10. Usually this happened at Templecombe. The SR ran milk trains from a couple of starting points including Torrington and Yeovil, both of which normally stopped at Templecombe to pick up tanks. In times of peak production, extra tanks would sometimes be attached to the following service from Sidmouth Junction. Milk handling on the Southern is a bit of a complex subject as the SR was particularly fond of attaching milk tanks to the rear of passenger services where possible. This meant that tanks would often only be formed into dedicated trains at Templecombe, Yeovil or even Salisbury for the final run into London. The SR seemed to prefer efficiency over simplicity and it was not uncommon for tanks to be attached to multiple trains as they made their way towards London. All this started to change when the WR took over the S&D as well as the SR lines west of Exeter.
  11. A look at other heritage railways with a NR connection might be informative. Both the Swanage railway and the Watercress Line have connections to NR which would allow through trains to be run relatively easily but this does not happen on a regular basis. Swanage has a population of nearly 10,000 while Four Marks and New Alresford on the Watercress line have populations of around 5000 each. Ashburton has a population of around 4000 meaning I suspect that the economics would make any re-connection unfeasible.
  12. Fascinating. Twin Spires seems to have been something of a last-gasp by the MMB. As far as I can tell, it was the last rail-served dairy they constructed. Possibly the last rail-served dairy to be built in the country. The MMB had somewhat lost faith with BR after the ASLEF strike in 1955 and were starting to encourage dairy companies to switch to road transport where feasible. The notes I have suggest the primary purpose of Twin Spires was as a bottling plant to serve the local area with raw milk coming in by rail from the west side of the country. More occasionally it dispatched milk to London (probably excess summer production). Processing milk to send back to Dumfries seems strange but there must have been a reason for it. Perhaps demand at Dumfries was outstripping production capacity so they "outsourced" some of it to Bucksburn.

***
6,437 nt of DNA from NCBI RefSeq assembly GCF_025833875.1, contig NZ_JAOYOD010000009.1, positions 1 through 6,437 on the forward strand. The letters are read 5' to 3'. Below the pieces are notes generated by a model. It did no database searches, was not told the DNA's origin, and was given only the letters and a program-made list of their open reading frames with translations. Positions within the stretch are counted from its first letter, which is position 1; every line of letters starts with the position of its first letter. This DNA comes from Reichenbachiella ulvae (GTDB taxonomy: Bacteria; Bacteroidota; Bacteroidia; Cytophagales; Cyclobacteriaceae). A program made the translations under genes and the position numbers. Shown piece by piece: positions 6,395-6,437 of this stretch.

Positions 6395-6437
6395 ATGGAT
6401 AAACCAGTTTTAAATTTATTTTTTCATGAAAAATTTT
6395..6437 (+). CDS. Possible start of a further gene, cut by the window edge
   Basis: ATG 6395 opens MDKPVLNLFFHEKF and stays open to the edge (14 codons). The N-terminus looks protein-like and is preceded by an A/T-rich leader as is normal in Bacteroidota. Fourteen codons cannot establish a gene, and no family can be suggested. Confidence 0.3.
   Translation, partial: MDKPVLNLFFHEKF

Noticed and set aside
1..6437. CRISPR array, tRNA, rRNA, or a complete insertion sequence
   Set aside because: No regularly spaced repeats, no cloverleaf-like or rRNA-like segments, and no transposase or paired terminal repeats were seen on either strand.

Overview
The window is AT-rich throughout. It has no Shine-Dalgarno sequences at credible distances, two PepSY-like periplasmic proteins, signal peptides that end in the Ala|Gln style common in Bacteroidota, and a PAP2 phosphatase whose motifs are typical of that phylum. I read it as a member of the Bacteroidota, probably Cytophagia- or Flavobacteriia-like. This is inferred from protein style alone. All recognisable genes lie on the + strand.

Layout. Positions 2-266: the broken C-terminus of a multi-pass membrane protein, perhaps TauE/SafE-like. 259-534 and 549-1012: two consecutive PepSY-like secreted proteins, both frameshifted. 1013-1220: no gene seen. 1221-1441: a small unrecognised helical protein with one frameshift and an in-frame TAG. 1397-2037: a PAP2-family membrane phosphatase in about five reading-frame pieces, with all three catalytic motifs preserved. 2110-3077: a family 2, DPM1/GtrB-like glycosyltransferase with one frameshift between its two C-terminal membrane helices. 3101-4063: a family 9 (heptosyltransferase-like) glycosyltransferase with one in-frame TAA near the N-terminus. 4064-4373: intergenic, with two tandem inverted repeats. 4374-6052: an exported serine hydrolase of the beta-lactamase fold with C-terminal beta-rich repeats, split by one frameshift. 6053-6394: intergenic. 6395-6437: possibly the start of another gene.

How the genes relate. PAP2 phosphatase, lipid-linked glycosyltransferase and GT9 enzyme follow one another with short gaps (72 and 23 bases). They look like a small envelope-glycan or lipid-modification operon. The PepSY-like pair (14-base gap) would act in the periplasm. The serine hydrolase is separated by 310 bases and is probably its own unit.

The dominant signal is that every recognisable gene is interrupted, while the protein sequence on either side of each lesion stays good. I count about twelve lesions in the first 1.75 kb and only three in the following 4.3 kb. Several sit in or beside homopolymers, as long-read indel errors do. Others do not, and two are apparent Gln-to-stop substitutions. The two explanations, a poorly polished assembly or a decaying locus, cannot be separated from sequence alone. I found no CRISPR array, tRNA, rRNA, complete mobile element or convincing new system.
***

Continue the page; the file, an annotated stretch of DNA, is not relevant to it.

13. Hmm, the plot thickens! The first batch of United Dairies 4-wheeled tanks were 2001-12 and had the shot wheelbase. The second batch were 2013-18 (diagram O.34) but I can't find any photos of them prior to rebuilding so I don't know what their original wheelbase was. Ironically 2016 has been preserved so searching the web for images just yields a lot of preserved shots. The curious thing is that the O.34s were built in 1931 at almost the same time that the GWR were building their first 6-wheeled tanks, the O.35s for West Park Dairy. By 1932, the next batch of United Dairies tanks were 6-wheelers (diagram O.39). It seems the O.34s were practically obsolete when they were built. I wonder if it was the GWR or the dairies who chose the wheel arrangement?
  14. On reflection I may be underestimating the amount of churn traffic that could have been loaded at stations prior to the introduction of the large creameries built to handle tanks. I have come across this shot of a down empties milk train in 1931 consisting mostly of assorted siphons (some of them looking quite elderly). No indication if this is for South Wales or the West Country but if you are looking for something to capture the feeling, this is pretty good. https://www.rail-online.co.uk/p120011231/hd60b3ac1#hd60b3ac1
  15. I don't have anything on Devon unfortunately. The closest I have is the Whitland milk train in 1938. This is made up of a mix of milk tanks, Siphon Gs and Siphon Js as well as 2 passenger brake vans. Working backwards in time, the proportion of tankers would have dropped to zero by 1927. A lot depends on the date as many of the creameries in Devon and Cornwall only opened in the 30s while others switched to tanks around this time. Here are some dates that may be of interest. Penzance (no record) St Erth Primrose dairy didn't open until after 1936 (I don't have a date but I know it was still a china clay works in that year). Dolcoath/Cambourne MMB creamery opened in 1937. Lostwithiel opened in 1932 Saltash Daws opened in 1932 Lifton opened in 1917, not sure when they started dispatching tanks Totnes Daws opened in 1932 Hemyock started dispatching milk to London in Victorian times and introduced tanks in 1932 So in summary, there would have been very little milk coming out of Cornwall prior to 1932 and only Hemyock sending significant amounts from Devon. Tanks would only have appeared from 1932 onwards. Prior to that it would have been Siphons, probably a mix of Siphon Gs with some older types mixed in.